upper boundary. In reality, there is no sharp upper boundary to the atmosphere.
The adiabatic gas law does not apply above about 20 kilometers (i.e., in the
stratosphere) because at these altitudes the air is no longer strongly mixed. Thus,
in the stratosphere the pressure falls off exponentially with increasing height.
In conclusion, we have demonstrated that the temperature of the lower atmo
sphere should fall off approximately linearly with increasing height above ground
level, whilst the pressure should fall off far more rapidly than this, and the den
sity should fall off at some intermediate rate. We have also shown that the lapse
rate of the temperature should be about 10
◦
centigrade per kilometer in dry air,
but somewhat less than this in wet air. In fact, all off these predictions are, more
or less, correct. It is amazing that such accurate predictions can be obtained from
the two simple laws, pV = constant for an isothermal gas, and pV
γ
= constant
for an adiabatic gas.
6.9 Heat engines
Thermodynamics was invented, almost by accident, in 1825 by a young French
engineer called Sadi Carnot who was investigating the theoretical limitations on
the efﬁciency of steam engines. Although we are not particularly interested in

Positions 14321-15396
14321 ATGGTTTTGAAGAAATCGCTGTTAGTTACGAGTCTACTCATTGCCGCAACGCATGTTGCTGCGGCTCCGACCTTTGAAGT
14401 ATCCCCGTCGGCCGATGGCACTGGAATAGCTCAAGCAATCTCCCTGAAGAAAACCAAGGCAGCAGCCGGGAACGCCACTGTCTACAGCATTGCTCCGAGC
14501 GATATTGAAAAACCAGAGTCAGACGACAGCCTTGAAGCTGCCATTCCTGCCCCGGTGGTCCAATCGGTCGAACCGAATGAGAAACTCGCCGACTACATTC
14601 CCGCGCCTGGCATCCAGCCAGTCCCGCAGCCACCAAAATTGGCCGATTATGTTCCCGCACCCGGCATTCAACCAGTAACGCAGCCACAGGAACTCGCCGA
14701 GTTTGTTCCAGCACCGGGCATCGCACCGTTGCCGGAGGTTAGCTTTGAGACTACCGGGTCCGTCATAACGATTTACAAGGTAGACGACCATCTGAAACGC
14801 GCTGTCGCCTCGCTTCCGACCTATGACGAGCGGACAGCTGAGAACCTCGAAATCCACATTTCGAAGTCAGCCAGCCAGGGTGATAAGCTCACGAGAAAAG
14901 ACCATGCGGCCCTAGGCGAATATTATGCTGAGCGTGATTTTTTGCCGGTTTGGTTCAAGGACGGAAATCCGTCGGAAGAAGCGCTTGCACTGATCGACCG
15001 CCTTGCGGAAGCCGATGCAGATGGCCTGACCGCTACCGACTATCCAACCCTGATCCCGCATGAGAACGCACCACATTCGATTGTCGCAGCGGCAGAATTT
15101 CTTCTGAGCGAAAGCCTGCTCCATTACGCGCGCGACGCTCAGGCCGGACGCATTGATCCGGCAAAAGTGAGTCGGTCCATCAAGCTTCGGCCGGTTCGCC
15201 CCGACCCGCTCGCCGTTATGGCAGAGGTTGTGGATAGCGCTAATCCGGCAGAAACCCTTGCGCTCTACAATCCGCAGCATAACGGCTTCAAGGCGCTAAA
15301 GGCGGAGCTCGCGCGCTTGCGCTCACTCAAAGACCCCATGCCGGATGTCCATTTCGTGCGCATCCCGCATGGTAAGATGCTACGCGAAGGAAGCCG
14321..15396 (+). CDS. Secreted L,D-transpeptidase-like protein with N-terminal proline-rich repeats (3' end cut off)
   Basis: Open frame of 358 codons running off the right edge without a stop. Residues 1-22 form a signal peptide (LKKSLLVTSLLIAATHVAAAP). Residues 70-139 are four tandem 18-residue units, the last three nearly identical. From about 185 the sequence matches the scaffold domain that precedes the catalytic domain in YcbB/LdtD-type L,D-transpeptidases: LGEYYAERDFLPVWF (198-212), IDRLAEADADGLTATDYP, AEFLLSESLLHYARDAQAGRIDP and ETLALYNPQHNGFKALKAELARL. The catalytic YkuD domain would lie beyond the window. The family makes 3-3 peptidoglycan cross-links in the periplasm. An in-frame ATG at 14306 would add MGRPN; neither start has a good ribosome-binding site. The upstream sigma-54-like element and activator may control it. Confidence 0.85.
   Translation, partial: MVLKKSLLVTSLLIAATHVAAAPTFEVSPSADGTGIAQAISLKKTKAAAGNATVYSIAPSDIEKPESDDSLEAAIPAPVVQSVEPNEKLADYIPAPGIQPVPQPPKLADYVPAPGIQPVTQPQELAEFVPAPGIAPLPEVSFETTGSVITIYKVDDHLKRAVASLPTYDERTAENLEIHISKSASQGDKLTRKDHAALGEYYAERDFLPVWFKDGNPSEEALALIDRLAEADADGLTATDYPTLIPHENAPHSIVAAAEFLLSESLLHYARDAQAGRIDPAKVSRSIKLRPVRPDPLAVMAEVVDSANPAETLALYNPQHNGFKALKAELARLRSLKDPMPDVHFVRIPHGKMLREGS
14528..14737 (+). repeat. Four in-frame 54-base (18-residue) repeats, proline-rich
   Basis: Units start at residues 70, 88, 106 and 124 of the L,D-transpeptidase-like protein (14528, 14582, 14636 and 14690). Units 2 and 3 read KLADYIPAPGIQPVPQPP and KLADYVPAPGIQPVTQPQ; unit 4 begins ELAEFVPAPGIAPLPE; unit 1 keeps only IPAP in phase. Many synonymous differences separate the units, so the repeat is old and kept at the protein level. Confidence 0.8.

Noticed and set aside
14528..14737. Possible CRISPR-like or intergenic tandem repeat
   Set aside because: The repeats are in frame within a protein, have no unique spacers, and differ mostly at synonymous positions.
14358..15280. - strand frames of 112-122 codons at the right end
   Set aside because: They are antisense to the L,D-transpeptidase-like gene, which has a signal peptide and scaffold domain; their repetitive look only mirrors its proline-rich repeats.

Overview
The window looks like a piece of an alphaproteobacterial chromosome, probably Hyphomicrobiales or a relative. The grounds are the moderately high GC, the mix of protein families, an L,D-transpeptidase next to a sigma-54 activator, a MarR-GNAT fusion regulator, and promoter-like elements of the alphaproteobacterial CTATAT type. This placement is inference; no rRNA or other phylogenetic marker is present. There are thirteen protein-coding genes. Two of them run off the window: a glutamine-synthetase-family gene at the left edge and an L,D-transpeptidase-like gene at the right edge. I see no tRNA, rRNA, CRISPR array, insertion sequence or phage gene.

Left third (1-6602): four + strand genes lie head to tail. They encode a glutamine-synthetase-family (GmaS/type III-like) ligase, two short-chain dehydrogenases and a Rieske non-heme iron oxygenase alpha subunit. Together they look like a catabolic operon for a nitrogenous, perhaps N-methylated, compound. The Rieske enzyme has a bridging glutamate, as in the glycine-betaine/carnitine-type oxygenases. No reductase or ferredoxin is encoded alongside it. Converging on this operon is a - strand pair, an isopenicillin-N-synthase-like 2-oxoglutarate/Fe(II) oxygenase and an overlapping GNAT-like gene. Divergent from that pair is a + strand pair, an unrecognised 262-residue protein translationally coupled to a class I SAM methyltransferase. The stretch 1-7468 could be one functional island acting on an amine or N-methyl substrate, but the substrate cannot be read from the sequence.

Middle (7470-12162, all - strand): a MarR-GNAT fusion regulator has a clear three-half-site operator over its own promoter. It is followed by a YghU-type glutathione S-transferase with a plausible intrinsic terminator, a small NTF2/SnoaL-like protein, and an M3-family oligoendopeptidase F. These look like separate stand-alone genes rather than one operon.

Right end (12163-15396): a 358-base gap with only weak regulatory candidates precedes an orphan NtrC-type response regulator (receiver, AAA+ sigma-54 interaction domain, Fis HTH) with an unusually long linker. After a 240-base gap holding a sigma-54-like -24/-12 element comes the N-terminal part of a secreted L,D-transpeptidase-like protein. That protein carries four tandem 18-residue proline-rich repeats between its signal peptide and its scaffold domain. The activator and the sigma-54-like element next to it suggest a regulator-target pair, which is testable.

steam engines, nowadays, it is still highly instructive to review some of Carnot’s
arguments. We know, by observation, that it is possible to do mechanical work w
105
6.9 Heat engines 6 CLASSICAL THERMODYNAMICS
upon a device M, and then to extract an equivalent amount of heat q, which goes
to increase the internal energy of some heat reservoir. (Here, we use small letters
w and q to denote intrinsically positive amounts of work and heat, respectively.)
An example of this is Joule’s classic experiment by which he veriﬁed the ﬁrst law
of thermodynamics: a paddle wheel is spun in a liquid by a falling weight, and the
work done by the weight on the wheel is converted into heat, and absorbed by the
liquid. Carnot’s question was this: is it possible to reverse this process and build
a device, called a heat engine, which extracts heat energy from a reservoir and
converts it into useful macroscopic work? For instance, is it possible to extract
heat from the ocean and use it to run an electric generator?
There are a few caveats to Carnot’s question. First of all, the work should not
be done at the expense of the heat engine itself, otherwise the conversion of heat
into work could not continue indeﬁnitely. We can ensure that this is the case if the
heat engine performs some sort of cycle, by which it periodically returns to the